Sunday, September 11, 2005

One Thing I (Already) Dislike About Serenity

As I said in my previous post, I haven't written too much here about Katrina because I have been, for the most part, too heartsick to do so. Still am.

So instead I will turn to a happier topic: a movie I'm looking forward to. The movie in question is Serenity; it is the movie which is based upon -- continues the story of -- the wonderful, sadly-aborted TV series created by Joss Whedon, Firefly. So to celebrate the forthcoming resurrection of this tale in a new medium, I will start a series of posts about what I liked about Firefly.

(In case anyone out there hasn't heard of it, Firefly was a TV series produced by Joss Whedon, executive producer of those other wonderful series Buffy the Vampire Slayer and Angel. Only 14 episodes were made before the show was canceled -- and they were run out of order, so the show was never really given a chance. But it sold very well as a set of DVDs, so now a movie of the show, called Serenity, is coming out on September 30 -- watch for it! And if you haven't seen the show, check it out.)

But before I begin that series, let me list something I don't like about Serenity.

Now, I should make clear that I haven't actually seen the movie yet -- primarily because it isn't being released in the U.S. until September 30. That isn't quite decisive, actually -- there have been an unusual number of pre-screenings of the film, so I know people who've seen it; but none of those pre-screenings, for some reason, were held in the teeming metropolis of Ithaca, New York. So I haven't seen the film.

But yes, I already have a complaint:

It's too short.

Don't get me wrong. I'm delighted that Universal gave Whedon a chance to make a film of Firefly -- that that story, those characters, that universe will continue. I'll list some of the reasons why I am glad in forthcoming posts on this topic. And I'm fairly sure, given the reactions I've heard about to the pre-screenings of the film, both from friends and on the web, that I'll love the film. It sounds terrific.

But damnit, I don't want to see a film of Firefly. I want to see the next season of Firefly -- better yet, six more seasons. This is not simply irritation that I'll get two hours of entertainment rather than twenty-two, or a hundred and thirty-two. It's also that, frankly, I think the basic story involved would be a lot better as a TV show. Joss Whedon has said that what gets sacrificed in a film is character moments; in many ways, this is obvious. TV does slow development of character very well, just by the nature of its structure. A lot of facts about these characters, a lot of dangling plot threads and outstanding questions, would be wonderful answered slowly, over the course of many episodes. Whereas in a film -- or even a series of films -- they will be answered with a bang, if at all. The universe is so complex, the characters so rich, that it really ought to have been a TV show -- no surprise, since after all it was designed as one.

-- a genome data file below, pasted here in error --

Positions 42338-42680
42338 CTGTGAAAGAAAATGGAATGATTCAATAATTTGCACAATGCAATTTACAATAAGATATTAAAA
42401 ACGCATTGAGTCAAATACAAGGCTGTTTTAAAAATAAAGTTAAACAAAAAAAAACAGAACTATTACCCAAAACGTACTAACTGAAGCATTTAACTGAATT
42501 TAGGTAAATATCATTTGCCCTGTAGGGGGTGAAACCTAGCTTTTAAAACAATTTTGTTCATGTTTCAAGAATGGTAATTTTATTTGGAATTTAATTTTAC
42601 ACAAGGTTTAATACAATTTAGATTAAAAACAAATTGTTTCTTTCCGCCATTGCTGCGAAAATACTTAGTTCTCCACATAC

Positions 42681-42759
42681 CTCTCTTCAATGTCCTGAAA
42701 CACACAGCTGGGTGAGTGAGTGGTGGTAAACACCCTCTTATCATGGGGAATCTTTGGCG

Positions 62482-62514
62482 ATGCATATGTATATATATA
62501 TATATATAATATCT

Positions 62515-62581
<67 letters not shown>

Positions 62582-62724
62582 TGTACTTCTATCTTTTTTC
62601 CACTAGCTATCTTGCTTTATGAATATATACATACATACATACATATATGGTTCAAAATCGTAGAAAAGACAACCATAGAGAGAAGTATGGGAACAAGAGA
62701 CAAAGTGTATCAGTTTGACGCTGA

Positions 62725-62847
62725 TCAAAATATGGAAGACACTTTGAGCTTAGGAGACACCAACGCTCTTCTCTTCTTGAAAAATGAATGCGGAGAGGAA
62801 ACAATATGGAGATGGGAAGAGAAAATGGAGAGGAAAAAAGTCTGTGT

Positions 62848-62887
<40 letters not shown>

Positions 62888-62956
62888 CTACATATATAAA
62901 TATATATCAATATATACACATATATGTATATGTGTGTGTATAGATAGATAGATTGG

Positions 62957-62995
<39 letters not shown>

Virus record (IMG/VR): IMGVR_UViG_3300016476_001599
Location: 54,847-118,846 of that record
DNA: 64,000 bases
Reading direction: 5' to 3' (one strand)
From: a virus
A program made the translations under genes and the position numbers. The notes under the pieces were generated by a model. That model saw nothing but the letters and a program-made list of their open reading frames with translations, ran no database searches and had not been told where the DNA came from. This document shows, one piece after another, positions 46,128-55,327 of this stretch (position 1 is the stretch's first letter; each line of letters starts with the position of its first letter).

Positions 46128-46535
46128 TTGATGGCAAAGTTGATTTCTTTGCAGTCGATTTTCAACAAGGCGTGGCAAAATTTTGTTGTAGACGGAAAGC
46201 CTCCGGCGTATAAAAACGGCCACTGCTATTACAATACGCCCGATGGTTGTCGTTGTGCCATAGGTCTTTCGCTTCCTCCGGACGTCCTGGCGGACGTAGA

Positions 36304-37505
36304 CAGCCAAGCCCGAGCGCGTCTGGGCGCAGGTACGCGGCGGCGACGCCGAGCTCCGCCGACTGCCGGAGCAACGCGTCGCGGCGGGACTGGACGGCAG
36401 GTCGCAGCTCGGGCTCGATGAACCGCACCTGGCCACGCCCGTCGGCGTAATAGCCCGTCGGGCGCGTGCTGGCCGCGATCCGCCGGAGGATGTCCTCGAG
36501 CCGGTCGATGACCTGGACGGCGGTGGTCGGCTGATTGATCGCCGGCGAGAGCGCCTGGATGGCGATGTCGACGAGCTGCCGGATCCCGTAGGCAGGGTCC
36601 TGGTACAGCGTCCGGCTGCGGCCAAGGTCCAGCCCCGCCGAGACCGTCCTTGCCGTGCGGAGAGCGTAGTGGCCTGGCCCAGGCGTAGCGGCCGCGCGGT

One example -- not even one example, since it is the basic structural fact that gets to the heart of the matter. In the 'making-of' feature that's in the DVD set, Joss Whedon talks about expanding the number of characters from five to nine, because a deeper and more complex ensemble would be better for TV. And so it would; but if he'd started out to make a film, I'd bet he'd have stuck with five. Again, don't get me wrong: I wouldn't want to sacrifice any of the nine. (For that matter, my vague impression is that Book has a small roll in the movie -- which I for one will be sorry about if I'm right.) But nine characters are simply too many for a movie to handle well. The only way you'd do it is if the movie was based on a pre-existing source -- such as Lord of the Rings (which never would have been made in anything like its actual form if it were an original movie: apart from the number of characters, which would have unquestionably been cut, can you imagine them bothering with the sizes of the hobbits? Or creating a CGI character with such a big role (given the technology of the time)? And so forth.) Or Firefly. Oh, it's not impossible: original film scripts (i.e. not based on anything else) with that many characters have been made. Gosford Park comes to mind, which had a lot more. But it's difficult, especially in an action movie, which is what Serenity appears to be. (Whedon originally intended Firefly to be mostly a drama.) So while I'm glad the pre-existing show forced his hand on the number of characters, it doesn't quite fit the medium.

I expect that I'll have to eat these words in a few weeks, at least to some extent, since I expect, as I said, to love the film. And I have sky-high hopes that Whedon will, in fact, manage to deal well with so many characters, such a complex place. But I suspect that on some level, no matter how great the film is, I think I'll always be sorry that it didn't stay on the air as a TV show.

Enough griping: the next installment will list some of the other reasons I like Firefly. (Huh? Other reasons? You haven't listed any yet! -- Stay tuned, Noble Readers: the answers to that question will come soon.)

1 comment:

Anonymous said...

Stephen, this is nonsense! Keep up the good work. Best and more, Uncle John.